What does ROAS mean or how to determine whether your E-comm’s marketing is even profitable
ROAS (Return On Ad Spend) or in local terms: “Return on investment in advertising”
Gone are the days when you did an online store and only dealt with running a store. The online presence on which the online store builds has become a dynamic element of any serious online sale.
As a beginner, you have a hard time getting to the first page of google, so you have to go for advertising, social media, email marketing and influencers.
Of course, as the responsible owner of an online store, it is clear to you that you are looking at two basic numbers at the end of the month: expenses and revenue.
However, to make it easier to plan your activities and consequently sell online, you need a metric that can tell you right away whether you are effective in marketing activities or not.
- Cost per click
- Click-to-click ratio
- Cost per purchase
and similar metrics are some basic indicators of the success of your online activities.
At the same time, the digital world is becoming increasingly intertwined with more complex elements such as data segmentation, customer cohorts, remarketing funnels, and so on.
How can you so easily know what is worth investing in and where you are marketing effective at all?
In a sea of activities, channels and metrics, you need a simple coefficient that reveals the effectiveness of your marketing.
ROAS (Return On Ad Spend) or in local terms: “Return on investment in advertising” is therefore one of the most basic, simple metrics in the world of online stores, which can immediately show you the profitability and meaningfulness of individual advertising activities.
How is ROAS calculated?
The formula is quite simple: Divide the generated traffic by the money invested and get the ROAS quotient. This indicates how many euros we get, for every euro invested.
Why is this such an important number?
Because it indicates the profitability of individual campaigns. When you work with multiple campaigns on Facebook, Instagram, search campaigns and possibly even influencers – your marketing budget runs out very quickly.
The question you need to answer on a regular basis is: which channel, ad, audience, product or other element of online sales is profitable at all.
While diligently counting turnover at the end of the month and subtracting the money invested in marketing over your eye, you may be missing out on the most obvious opportunity; campaign optimization. ROAS can tell us right away what is worth investing more money in or where it can be reduced.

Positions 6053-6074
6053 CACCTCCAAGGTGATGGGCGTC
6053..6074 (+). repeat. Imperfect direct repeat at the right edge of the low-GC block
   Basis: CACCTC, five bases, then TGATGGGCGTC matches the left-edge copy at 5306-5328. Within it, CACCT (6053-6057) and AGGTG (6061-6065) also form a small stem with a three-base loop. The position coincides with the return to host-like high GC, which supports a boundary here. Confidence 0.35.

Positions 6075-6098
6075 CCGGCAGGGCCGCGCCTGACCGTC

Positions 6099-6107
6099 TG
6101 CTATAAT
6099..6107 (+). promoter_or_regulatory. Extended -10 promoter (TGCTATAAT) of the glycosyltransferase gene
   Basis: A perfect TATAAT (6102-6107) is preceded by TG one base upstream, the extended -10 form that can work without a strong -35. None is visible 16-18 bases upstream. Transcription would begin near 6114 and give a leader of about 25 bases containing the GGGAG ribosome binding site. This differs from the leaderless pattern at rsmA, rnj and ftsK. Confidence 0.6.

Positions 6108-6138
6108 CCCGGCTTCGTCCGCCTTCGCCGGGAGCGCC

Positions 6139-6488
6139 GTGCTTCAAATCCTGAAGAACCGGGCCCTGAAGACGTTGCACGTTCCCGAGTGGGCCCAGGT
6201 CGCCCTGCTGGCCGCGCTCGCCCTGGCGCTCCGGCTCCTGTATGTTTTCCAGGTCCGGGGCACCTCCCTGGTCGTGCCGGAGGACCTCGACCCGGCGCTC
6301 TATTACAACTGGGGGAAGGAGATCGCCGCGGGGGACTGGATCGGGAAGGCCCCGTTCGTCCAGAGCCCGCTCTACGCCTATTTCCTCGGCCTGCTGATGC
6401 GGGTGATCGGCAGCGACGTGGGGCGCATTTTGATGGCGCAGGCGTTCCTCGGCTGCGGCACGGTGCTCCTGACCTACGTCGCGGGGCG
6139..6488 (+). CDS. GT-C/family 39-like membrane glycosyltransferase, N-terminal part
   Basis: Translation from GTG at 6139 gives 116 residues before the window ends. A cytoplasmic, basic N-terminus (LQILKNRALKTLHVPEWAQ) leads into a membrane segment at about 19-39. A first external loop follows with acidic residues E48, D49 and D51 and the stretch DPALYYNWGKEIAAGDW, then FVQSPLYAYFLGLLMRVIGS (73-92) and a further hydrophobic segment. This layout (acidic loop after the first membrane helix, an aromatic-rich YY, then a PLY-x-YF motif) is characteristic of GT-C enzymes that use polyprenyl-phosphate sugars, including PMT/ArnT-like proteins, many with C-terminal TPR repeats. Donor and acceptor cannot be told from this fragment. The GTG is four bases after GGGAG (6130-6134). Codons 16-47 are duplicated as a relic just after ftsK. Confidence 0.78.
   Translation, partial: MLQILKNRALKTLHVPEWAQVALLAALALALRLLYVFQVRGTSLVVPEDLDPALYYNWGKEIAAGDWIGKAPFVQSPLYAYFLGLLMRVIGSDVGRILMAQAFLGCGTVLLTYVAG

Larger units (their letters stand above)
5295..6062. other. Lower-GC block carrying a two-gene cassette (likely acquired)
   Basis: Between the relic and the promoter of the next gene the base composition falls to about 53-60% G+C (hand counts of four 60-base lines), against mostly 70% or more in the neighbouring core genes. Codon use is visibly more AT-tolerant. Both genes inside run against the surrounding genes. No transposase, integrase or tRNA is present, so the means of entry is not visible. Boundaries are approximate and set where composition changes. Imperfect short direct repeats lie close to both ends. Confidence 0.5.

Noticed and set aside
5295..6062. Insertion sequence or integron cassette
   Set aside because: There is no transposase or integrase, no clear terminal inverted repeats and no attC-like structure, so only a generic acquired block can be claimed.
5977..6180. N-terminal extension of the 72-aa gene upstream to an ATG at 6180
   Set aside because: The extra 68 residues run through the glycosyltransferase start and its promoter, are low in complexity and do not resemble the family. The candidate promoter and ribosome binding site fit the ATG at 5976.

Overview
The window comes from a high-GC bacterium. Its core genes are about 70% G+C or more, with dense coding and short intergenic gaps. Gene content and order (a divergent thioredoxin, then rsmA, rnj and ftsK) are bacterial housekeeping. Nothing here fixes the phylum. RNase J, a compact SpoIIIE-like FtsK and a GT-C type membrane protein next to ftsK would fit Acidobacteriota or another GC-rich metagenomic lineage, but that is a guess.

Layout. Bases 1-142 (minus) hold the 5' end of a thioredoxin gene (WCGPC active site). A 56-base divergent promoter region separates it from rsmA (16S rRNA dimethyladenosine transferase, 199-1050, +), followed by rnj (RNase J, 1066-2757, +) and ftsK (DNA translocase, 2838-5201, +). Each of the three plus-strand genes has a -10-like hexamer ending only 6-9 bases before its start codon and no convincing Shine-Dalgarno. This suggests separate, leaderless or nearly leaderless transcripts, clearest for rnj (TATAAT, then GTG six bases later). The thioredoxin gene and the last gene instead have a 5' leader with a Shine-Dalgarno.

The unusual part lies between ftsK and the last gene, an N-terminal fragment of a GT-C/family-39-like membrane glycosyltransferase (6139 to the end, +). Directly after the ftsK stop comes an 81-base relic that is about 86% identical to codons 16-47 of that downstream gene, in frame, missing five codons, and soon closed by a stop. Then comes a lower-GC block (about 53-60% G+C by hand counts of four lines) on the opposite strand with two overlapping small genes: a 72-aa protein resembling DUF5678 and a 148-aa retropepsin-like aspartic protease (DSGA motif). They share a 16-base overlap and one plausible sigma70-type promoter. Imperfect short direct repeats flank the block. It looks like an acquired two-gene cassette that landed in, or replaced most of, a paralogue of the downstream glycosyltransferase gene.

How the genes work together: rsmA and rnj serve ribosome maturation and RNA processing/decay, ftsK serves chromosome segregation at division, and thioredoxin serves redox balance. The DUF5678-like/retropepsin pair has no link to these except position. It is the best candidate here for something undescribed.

OK, my ROAS is 3.5. Should I laugh or cry?
Either way, smile, you’re just about to discover if your marketing is profitable or not.
The key to whether the ROAS is positive or not is your margins or. ability to make money on advertising activities.
Let’s take an example. You sell shoes in your online store. Because you are one of the suppliers and not the manufacturer, you have an average margin of about 80%. So for a pair of shoes sold for € 100, you actually earn € 40.
With an investment of € 100 in advertising, which is converted into a few hundred euros in turnover, a quick calculation tells us the following:
ROAS 1: € 100 deposit in € 100 turnover, balance: -60 €
ROAS 2: 100 € to 200 € (two pairs), balance: -20 €
ROAS 3: € 100 to € 300 (three pairs), balance: € 20
ROAS 4: € 100 to € 400 (four pairs), balance: € 60
ROAS 5: € 100 to € 500 (five pairs), balance: € 100, etc. …
Download your ROAS table here.
It quickly becomes apparent that it really pays to invest a budget in online advertising only in the case of ROAS 4 or more, which in this particular case means that for every € 100 of marketing budget invested we would have to sell at least 4 pairs of shoes or more.
For this purpose, the ROAS formula is often adapted in:
ROAS = (traffic – advertising cost) / advertising cost
Because it tells us the actual profitability of the campaigns – that is, how much € you earn for every € invested, instead of how much € you get for every € invested.
Then VAT must be deducted from the sum, preferably delivery costs or production / operating costs, which ultimately brings a profit – or as we call it in marketing jargon RVC.
Of course, this does not mean that ROAS is calculated only by channel. As a universal metric, you can apply it to your demographics and different segments (e.g. what ROAS is on men and what on women, December vs. April, lifestyle vs. product creative, A version of the website vs. B version of the website.
Ok, we found our ROAS to be bad. How can I improve it?
The basis for improving ROAS is testing different things. Eg. improving one of these elements:
- video content from users who use the product
It will make advertising cheaper – lower the cost per click and thus increase ROAS.
In the purchase decision step, you can make the following improvements:
- user experience of the site
- add better product descriptions or images
- simplify the cart
- add more payment options
- change CTAs
improve page conversion. This means that a higher percentage of people who come to the online store will end up making a purchase.
These are e.g. only the most basic ways to improve ROAS. If you have already tried this and need help – describe your project to us and we will help you.
Bighead Lab is a performance agency dedicated to the overall growth of online sales.